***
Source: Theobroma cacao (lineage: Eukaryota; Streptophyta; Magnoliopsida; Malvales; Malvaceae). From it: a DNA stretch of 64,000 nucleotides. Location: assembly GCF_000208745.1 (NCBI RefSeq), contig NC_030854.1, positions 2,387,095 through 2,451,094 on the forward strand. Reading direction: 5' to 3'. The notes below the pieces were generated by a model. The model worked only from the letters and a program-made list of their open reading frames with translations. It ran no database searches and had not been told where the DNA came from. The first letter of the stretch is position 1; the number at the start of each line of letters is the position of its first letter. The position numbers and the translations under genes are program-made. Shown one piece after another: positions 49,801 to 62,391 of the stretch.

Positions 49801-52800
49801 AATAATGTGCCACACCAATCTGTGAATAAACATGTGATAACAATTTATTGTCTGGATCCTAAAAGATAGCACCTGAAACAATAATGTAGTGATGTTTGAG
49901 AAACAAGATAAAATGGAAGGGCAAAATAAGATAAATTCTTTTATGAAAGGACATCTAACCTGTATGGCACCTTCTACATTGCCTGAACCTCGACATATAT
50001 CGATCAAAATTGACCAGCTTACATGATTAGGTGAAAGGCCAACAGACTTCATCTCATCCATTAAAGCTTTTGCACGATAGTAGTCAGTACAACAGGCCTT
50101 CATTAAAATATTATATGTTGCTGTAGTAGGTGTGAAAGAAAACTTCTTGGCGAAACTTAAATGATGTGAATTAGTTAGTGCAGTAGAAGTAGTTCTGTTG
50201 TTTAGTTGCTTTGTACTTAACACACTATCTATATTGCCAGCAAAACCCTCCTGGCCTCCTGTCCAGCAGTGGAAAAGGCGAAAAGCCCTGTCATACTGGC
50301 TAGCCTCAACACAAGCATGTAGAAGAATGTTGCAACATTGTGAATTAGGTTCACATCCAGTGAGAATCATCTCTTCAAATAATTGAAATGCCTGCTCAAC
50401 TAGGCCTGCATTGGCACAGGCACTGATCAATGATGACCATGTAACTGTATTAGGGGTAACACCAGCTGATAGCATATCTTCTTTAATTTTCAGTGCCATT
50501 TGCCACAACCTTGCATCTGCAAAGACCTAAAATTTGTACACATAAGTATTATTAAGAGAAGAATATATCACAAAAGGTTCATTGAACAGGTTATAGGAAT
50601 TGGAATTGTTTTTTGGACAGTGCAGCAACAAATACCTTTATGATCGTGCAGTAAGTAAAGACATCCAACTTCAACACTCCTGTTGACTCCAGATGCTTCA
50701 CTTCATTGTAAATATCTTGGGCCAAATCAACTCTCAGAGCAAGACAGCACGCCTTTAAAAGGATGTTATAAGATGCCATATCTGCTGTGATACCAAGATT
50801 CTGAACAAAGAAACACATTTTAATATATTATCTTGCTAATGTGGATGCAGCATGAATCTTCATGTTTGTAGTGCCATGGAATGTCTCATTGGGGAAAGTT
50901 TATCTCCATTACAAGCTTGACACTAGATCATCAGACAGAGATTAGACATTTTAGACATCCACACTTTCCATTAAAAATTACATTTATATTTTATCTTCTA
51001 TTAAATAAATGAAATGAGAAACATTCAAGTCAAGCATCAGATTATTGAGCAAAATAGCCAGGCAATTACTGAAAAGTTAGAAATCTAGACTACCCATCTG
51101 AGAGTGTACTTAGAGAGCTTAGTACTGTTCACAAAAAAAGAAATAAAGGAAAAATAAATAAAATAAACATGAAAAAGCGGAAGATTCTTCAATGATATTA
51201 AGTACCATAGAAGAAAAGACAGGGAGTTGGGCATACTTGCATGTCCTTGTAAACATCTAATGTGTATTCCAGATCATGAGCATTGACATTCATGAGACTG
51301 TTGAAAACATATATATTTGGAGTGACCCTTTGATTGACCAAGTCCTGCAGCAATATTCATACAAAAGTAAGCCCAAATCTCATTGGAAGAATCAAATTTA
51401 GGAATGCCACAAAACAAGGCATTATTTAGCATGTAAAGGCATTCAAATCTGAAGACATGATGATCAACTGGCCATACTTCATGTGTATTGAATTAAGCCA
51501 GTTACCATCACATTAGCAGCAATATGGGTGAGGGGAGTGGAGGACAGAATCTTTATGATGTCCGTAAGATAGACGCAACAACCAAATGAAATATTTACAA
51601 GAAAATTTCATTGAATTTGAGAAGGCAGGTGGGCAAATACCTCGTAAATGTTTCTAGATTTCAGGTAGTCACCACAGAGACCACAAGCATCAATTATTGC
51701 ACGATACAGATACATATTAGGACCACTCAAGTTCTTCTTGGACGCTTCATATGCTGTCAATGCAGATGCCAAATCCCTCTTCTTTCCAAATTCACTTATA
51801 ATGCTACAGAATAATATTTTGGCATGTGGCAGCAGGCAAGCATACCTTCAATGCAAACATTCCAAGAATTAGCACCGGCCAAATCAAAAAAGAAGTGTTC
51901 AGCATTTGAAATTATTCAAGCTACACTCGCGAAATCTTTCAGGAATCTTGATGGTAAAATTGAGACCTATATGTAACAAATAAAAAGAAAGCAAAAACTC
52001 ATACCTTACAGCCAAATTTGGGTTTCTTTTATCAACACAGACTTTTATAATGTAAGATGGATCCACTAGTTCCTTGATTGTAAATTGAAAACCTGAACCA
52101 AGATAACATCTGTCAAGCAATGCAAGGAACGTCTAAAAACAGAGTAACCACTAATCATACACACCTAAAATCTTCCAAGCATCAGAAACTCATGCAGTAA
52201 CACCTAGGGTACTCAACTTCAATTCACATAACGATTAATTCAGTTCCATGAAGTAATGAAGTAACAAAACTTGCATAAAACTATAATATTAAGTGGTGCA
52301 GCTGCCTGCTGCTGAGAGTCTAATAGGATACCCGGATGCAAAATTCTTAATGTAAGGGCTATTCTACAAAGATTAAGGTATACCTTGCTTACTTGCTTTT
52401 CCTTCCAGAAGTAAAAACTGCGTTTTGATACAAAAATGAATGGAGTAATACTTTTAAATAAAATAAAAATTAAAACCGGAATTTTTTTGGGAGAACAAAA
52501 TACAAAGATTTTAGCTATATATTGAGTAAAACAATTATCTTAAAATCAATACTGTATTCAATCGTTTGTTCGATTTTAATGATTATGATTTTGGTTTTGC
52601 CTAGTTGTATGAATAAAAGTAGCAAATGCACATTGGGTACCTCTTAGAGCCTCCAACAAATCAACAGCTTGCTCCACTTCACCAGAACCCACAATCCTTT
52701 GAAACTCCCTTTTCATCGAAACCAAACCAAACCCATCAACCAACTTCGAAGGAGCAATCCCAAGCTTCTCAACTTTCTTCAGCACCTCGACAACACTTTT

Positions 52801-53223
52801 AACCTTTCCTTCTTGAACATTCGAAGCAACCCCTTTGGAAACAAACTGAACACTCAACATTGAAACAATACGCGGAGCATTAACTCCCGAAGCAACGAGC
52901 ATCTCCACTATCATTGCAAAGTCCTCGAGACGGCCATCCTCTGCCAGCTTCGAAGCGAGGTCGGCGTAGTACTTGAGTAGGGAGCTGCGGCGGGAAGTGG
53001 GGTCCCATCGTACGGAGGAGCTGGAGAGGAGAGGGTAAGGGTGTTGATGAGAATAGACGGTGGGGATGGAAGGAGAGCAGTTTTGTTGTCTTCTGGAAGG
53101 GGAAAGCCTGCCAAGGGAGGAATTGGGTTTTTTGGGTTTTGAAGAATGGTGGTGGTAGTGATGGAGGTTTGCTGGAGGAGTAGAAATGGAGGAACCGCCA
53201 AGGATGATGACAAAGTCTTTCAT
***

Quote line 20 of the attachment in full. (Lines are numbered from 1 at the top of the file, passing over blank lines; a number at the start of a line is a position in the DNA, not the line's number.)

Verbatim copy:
51501 GTTACCATCACATTAGCAGCAATATGGGTGAGGGGAGTGGAGGACAGAATCTTTATGATGTCCGTAAGATAGACGCAACAACCAAATGAAATATTTACAA